English English language Etymology Expression Phrase origin Usage Word origin

School days, school days

Q: Could you tell me the origin of the compound word “schoolteacher”?  What is the reason for the redundancy?  My first thought was that the phrase distinguished schoolteachers from Sunday school teachers. I later theorized that it might’ve come from the Germanic preference for compounds.

A: We wouldn’t call “schoolteacher” redundant. We think of a schoolteacher as someone who teaches in elementary, middle, or high school. However, not all standard dictionaries make that distinction.

The American Heritage Dictionary of the English Language (5th ed.), for example, defines “schoolteacher” as we do: a “person who teaches in a school below the college level.” But Merriam-Webster’s Collegiate Dictionary (11th ed.), defines it simply as “one who teaches school.”

Both American Heritage and Merriam-Webster’s define “teacher” loosely as someone who’s hired to teach. So a teacher may give piano lessons in a student’s home or lead a university seminar on literary theory (though we might use “professor” for the literary theorist).

The earliest citation for “schoolteacher” in the Oxford English Dictionary is from Reliquæ Baxterianæ (1696), the autobiography of the Puritan clergyman Richard Baxter:

“The third sort is School-Teachers, which is not my Case (though I have also a License to Teach School).”

In discussing the etymology of the term, the OED points the reader to an earlier usage, “to teach school,” which showed up in a 1590 letter by the Elizabethan writer Christopher Ockland: “I teach schole at Grenewych.”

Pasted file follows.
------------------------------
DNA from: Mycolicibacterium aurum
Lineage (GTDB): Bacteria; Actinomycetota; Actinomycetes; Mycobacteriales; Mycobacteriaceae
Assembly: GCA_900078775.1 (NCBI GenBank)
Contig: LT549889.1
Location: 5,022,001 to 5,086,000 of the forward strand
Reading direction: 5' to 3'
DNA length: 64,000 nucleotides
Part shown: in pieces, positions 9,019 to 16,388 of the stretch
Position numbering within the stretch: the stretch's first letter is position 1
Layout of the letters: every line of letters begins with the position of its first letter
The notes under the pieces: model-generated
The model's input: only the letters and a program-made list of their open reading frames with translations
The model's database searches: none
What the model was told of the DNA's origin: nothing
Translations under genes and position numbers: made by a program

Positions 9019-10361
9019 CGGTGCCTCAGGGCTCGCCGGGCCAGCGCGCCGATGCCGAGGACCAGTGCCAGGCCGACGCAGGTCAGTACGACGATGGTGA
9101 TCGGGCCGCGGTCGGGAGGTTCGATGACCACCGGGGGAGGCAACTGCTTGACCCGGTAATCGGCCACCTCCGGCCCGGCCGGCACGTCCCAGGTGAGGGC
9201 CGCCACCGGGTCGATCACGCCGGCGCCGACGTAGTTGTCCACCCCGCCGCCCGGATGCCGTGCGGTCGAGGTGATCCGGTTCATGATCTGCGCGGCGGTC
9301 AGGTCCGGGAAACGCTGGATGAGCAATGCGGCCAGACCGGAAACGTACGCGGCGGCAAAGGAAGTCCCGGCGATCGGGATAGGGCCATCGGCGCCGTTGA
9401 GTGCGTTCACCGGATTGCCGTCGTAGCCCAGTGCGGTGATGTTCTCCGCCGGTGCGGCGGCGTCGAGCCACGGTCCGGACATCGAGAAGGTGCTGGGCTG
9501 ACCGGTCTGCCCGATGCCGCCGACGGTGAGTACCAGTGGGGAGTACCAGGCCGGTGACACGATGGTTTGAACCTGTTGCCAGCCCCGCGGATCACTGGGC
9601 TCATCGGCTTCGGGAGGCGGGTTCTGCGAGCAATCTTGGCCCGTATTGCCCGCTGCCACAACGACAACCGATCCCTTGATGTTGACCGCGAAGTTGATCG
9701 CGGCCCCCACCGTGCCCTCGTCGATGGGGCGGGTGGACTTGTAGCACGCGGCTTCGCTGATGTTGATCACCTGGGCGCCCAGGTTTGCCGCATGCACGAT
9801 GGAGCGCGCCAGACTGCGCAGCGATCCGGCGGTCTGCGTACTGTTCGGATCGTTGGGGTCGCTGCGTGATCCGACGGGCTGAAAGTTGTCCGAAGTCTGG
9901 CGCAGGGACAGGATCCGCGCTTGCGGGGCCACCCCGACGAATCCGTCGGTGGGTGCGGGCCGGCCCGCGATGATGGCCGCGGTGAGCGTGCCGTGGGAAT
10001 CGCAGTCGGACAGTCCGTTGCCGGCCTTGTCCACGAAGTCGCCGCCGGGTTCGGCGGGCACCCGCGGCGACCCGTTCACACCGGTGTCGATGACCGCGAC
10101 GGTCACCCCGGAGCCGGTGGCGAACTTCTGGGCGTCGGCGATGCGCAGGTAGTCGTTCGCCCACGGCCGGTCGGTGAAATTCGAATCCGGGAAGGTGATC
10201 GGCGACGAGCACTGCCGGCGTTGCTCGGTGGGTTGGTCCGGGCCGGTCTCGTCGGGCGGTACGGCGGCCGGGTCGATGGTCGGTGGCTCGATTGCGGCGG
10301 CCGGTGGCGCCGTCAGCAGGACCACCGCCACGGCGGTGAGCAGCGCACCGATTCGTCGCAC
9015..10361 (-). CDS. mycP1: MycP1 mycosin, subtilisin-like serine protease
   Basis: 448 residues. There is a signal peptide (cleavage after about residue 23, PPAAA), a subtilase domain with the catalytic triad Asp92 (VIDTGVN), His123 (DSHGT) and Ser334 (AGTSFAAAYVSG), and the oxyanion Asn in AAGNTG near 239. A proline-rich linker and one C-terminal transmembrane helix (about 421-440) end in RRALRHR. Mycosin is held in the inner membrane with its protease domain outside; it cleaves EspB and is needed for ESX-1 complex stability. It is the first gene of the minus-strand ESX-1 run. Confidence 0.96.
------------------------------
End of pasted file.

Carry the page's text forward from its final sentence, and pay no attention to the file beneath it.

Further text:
But we suspect that the term “schoolteacher” may have also been influenced by two even earlier terms, “schoolmaster” (circa 1225) and “schoolmistress” (1335). 

Two other early influences may have been the Old French tenir escoles (c. 1200) or the Middle French tenir escole (1366), verb phrases meaning to teach. In medieval Latin, according to the OED, scholam tenere meant  to run a school and scholas tenere meant to “engage in academic disputation.”

The source of all these usages is, of course, the word “school,” which ultimately comes from the classical Latin schola or scola, which referred to a teacher’s lecture on a subject or the place where the teacher lectured.

In medieval Latin, schola came to mean, among other things, a group of people of the same profession, the sense the word had when it showed up in early Old English spelled scola. (It’s also spelled scolu and scole in Old English manuscripts.)

The first OED example of the word used to mean an “institution for the formal education of children” is from Ælfric’s Lives of the Saints, believed to have been written in the late 990s: “Eac þær leornode on þære ylcan scole se æðela Gregorius” (“Also there learned in the same school the noble Gregory”).

The word “teacher”—derived from tǽc(e)an, to teach in Old English—first showed up in John Wycliffe’s 1382 translation of the Bible: “Oon of hem, a techer of the lawe, axede Jhesus, temptynge hym.”

In case you’re curious, Wycliffe’s use of “axede” for “asked” here is an example of an old usage that’s now considered nonstandard. As we wrote on the blog back in 2008, this wasn’t always the case.

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